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Definition of LYMPHATIC SYSTEM
: the part of the circulatory system that is concerned especially with scavenging fluids and proteins which have escaped from cells and tissues and returning them to the blood, with the phagocytic removal of cellular debris and foreign material, and with the immune response and that consists especially of lymphoid tissue, lymph, and lymph-transporting vessels —called also lymph system
: the part of the circulatory system that is concerned especially with scavenging fluids and proteins that have escaped from cells and tissues and returning them to the blood, with the phagocytic removal of cellular debris and foreign material, and with immune responses, that overlaps and parallels the system of blood vessels in function and shares some constituents with it, and that consists especially of the thymus, spleen, tonsils, lymph, lymph nodes, lymphatic vessels, lymphocytes, and bone marrow where stem cells differentiate into precursors of B cells and T cells—called also lymphoid system, lymph system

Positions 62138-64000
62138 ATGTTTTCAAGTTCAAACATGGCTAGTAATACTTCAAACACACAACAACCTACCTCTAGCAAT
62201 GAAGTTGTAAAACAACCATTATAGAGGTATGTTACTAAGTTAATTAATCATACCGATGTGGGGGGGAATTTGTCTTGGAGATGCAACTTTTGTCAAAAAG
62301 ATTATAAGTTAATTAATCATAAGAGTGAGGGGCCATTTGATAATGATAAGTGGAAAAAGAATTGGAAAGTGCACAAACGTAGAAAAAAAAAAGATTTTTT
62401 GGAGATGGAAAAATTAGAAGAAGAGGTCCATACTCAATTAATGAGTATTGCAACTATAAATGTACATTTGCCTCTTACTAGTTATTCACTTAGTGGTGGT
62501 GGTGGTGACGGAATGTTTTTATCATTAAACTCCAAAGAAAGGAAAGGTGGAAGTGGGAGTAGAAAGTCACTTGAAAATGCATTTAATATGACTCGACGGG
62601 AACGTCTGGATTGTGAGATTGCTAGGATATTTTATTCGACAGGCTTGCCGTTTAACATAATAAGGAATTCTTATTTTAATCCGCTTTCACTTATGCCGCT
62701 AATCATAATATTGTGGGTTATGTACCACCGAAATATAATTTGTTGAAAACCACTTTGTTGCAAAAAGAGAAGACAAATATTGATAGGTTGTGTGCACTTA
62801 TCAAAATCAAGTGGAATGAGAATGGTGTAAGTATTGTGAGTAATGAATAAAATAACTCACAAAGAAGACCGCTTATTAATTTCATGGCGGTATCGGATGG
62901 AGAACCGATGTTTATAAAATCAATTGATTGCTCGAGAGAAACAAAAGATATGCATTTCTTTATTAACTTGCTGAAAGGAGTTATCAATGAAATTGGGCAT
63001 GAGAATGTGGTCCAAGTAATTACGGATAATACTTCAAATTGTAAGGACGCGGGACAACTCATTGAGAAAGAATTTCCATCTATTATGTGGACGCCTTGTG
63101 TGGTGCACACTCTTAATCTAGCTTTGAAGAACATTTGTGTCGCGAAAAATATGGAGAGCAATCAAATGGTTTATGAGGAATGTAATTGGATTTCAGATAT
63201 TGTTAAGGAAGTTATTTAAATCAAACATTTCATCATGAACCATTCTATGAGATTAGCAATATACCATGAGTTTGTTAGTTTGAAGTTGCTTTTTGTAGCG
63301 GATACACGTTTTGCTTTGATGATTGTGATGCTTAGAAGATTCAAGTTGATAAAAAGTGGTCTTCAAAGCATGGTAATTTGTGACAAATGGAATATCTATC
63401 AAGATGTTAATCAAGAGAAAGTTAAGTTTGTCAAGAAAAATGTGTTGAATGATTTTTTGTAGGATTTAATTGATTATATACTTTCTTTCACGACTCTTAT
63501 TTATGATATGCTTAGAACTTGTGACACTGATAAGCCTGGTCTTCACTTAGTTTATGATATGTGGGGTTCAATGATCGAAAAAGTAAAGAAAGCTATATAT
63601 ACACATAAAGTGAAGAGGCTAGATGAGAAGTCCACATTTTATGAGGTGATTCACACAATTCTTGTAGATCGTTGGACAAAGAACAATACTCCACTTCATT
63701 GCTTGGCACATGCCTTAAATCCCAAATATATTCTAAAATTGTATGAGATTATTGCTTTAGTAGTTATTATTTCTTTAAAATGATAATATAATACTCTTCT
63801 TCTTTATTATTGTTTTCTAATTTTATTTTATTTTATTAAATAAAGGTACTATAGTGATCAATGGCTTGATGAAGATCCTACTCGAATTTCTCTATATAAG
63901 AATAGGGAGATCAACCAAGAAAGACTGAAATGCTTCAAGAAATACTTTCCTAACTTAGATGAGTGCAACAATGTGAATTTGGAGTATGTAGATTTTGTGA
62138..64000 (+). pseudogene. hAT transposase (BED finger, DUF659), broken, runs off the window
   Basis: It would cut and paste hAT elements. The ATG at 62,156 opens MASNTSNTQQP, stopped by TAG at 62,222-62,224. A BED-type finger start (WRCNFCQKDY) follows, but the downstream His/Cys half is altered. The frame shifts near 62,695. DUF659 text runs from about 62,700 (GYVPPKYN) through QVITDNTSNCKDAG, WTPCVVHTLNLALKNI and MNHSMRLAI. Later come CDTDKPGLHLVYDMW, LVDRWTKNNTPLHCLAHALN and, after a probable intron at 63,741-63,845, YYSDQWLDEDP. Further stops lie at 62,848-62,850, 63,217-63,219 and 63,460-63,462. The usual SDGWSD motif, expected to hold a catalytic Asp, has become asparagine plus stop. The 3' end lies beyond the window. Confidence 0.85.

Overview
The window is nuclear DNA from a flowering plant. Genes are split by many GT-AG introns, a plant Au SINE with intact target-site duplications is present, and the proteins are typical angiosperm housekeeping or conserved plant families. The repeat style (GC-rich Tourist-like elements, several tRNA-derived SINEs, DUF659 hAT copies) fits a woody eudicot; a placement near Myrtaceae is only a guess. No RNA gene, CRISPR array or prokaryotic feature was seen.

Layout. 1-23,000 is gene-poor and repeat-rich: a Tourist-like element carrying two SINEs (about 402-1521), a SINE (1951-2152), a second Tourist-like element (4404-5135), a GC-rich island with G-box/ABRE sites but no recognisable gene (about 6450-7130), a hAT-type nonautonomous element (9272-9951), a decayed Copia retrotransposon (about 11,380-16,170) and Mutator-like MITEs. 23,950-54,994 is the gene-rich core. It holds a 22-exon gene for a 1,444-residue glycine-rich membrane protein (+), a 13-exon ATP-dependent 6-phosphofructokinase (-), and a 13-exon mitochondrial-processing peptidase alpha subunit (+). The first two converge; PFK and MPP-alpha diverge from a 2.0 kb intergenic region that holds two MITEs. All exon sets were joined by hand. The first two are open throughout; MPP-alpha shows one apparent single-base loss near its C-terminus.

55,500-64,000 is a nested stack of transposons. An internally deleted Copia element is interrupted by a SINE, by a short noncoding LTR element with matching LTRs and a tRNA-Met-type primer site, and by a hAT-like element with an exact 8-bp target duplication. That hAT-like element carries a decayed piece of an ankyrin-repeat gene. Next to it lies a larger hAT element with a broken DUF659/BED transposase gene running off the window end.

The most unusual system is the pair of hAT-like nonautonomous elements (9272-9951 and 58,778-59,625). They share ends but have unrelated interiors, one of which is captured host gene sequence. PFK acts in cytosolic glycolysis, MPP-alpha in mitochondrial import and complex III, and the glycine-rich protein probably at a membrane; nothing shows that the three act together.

System of lymph nodes, vessels, and nodules and lymphoid tissue, including the thymus, spleen, tonsils, and bone marrow, through which lymph circulates and is filtered. Its primary function is to return proteins, waste products, and fluids to the blood; molecules too big to enter the capillaries pass through the more permeable walls of lymphatic vessels. Valves keep lymph flowing in one direction, more slowly than blood and at a lower pressure. The lymphatic system also has a role in the immune system. Nodes filter bacteria and foreign matter from lymph. Smaller nodules, which often produce lymphocytes, form in areas more exposed to such materials. They can merge and become permanent, as in the tonsils. Blockage of a lymph vessel may cause fluid to collect in the tissues, producing lymphedema (tissue swelling). Other lymphatic system disorders include lymphocytic leukemias and lymphoma. See alsoreticuloendothelial system.